NIH-funded effort will include children and grandchildren of patients in landmark heart study
Wednesday, November 2, 2011
Researchers supported by the National Institutes of Health are undertaking a preliminary study to identify the early origins of heart disease among African-Americans. The new feasibility study will enroll children and grand children of participants taking part in the largest study of heart disease risk factors among African-American adults, the Jackson Heart Study (JHS), in Jackson, Miss.
Called the Jackson Heart Kids Study, or JHS Kids, the new effort is a pilot study, to inform the design of a full scale study to be conducted at a later date. Obesity is thought to result from a complex interaction of environmental and hereditary factors. Moreover, previous studies have indicated that becoming overweight is often a gradual process, beginning in late childhood or early adolescence.
Funding for the study has been provided by the NIH’s Eunice Kennedy Shriver National Institute of Child Health and Human Development (NICHD). The NICHD provides support for the JHS Kids study through a collaborative agreement with the Institute for the Improvement of Minority Health and Health Disparities in the Delta Region (the Delta Regional Institute), a program which is supported by the Office of Minority Health.
Bettina Beech, Dr.P.H., of the Wake Forest University School of Medicine, Winston-Salem, N.C., will be the lead investigator for the study and will collaborate with researchers Warren Jones, M.D., Marino Bruce, Ph.D., and Mario Sims, Ph.D., at the University of Mississippi Medical Center, Jackson.
The researchers will collect blood and other biological samples from the participants, along with detailed information on their diet, exercise patterns, and other aspects of their lifestyle. They hope to compare information from the adolescent participants to information about their older relatives taking part in the JHS, to help determine how environment and hereditary factors combine to increase the risk for obesity and later heart disease.
"The idea behind JHS Kids is to identify key early life risk factors for obesity and heart disease," said Regina James, M.D., director of the Division of Special Populations at the NICHD. "After these risk factors are identified, we’ll be in a better position to develop early intervention and prevention strategies to address obesity and heart disease."
Heart disease is the leading cause of death among Americans. Smoking, lack of exercise, obesity and high blood pressure or cholesterol levels all increase a person’s risk for heart disease. The Office of Minority Health notes that African-American adults are more likely to be diagnosed with heart disease than are other Americans, and also more likely than other Americans to die from it.
Dr. Beech and her colleagues will enroll 200 12- to 19-year-old children or grandchildren of JHS participants. Study researchers will visit participants’ homes in the Jackson area to record their height and weight, measure their blood sugar and blood pressure, gauge their activity levels, and obtain information about their diet and other aspects of their lifestyle. The researchers will make two such visits, with the second taking place six months after the first. After analyzing the data they collect, the researchers will review what they’ve learned and design a larger study to track the development of obesity and heart disease in the children and grandchildren of the JHS participants.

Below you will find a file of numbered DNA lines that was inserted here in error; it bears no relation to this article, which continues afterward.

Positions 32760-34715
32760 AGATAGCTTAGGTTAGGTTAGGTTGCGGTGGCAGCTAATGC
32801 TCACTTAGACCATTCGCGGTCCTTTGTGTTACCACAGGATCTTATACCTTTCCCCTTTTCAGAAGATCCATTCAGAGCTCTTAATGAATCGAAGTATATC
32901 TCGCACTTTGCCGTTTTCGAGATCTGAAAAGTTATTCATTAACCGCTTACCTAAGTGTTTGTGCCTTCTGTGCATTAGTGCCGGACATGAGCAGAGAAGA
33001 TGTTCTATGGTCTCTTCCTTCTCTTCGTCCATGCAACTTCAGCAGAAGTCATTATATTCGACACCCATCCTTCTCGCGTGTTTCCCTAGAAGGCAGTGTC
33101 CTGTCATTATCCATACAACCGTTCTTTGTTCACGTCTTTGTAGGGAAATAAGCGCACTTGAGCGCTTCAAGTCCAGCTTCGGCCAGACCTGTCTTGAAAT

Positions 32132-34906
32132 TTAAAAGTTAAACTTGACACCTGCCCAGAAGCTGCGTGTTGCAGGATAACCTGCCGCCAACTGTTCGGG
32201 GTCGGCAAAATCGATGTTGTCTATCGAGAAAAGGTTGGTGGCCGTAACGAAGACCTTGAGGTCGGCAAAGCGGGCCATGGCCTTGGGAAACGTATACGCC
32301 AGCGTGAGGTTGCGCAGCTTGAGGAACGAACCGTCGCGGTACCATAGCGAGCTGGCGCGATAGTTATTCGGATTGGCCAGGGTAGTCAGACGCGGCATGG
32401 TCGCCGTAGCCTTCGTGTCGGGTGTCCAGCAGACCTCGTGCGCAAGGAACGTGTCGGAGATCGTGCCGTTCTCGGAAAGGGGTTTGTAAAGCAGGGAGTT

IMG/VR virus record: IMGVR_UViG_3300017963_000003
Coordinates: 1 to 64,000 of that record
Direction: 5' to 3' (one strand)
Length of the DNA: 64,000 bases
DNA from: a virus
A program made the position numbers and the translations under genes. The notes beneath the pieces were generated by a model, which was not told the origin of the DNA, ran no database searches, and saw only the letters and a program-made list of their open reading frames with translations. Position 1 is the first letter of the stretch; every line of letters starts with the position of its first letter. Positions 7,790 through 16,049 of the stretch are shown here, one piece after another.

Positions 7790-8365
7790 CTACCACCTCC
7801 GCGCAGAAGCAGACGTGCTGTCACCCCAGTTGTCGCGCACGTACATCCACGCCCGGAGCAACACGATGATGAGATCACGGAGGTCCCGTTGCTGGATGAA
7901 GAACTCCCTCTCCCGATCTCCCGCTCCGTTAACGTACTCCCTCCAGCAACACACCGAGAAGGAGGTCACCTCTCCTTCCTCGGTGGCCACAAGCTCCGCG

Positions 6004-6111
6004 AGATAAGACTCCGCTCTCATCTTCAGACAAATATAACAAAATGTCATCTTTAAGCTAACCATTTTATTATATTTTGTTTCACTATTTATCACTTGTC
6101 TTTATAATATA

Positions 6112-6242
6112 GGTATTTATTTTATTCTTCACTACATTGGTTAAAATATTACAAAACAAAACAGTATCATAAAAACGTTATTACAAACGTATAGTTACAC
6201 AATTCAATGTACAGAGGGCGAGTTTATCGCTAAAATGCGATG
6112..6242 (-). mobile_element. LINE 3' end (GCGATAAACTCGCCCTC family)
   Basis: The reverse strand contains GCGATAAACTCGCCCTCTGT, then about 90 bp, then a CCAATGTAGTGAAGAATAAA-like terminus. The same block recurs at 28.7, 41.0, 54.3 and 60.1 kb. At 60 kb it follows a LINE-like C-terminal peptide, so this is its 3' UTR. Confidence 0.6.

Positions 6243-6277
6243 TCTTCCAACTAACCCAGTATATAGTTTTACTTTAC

JHS, lead by Herman Taylor, M.D., at the University of Mississippi Medical Center, began in 2000 and is supported by the National Heart, Lung, and Blood Institute of the NIH.
"Childhood obesity rates are rising rapidly, and this is a trend of particular concern in the African-American community," said Dr. James. "Improved understanding of heart disease risk factors among youth may lead to better ways to prevent heart disease risk among adults."
About the Eunice Kennedy Shriver National Institute of Child Health and Human Development (NICHD)
The NICHD sponsors research on development, before and after birth; maternal, child, and family health; reproductive biology and population issues; and medical rehabilitation. For more information, visit the Institute’s Web site at http://www.nichd.nih.gov/.
About the National Institutes of Health (NIH)
NIH, the nation's medical research agency, includes 27 Institutes and Centers and is a component of the U.S. Department of Health and Human Services. NIH is the primary federal agency conducting and supporting basic, clinical, and translational medical research, and is investigating the causes, treatments, and cures for both common and rare diseases. For more information about NIH and its programs, visit http://www.nih.gov.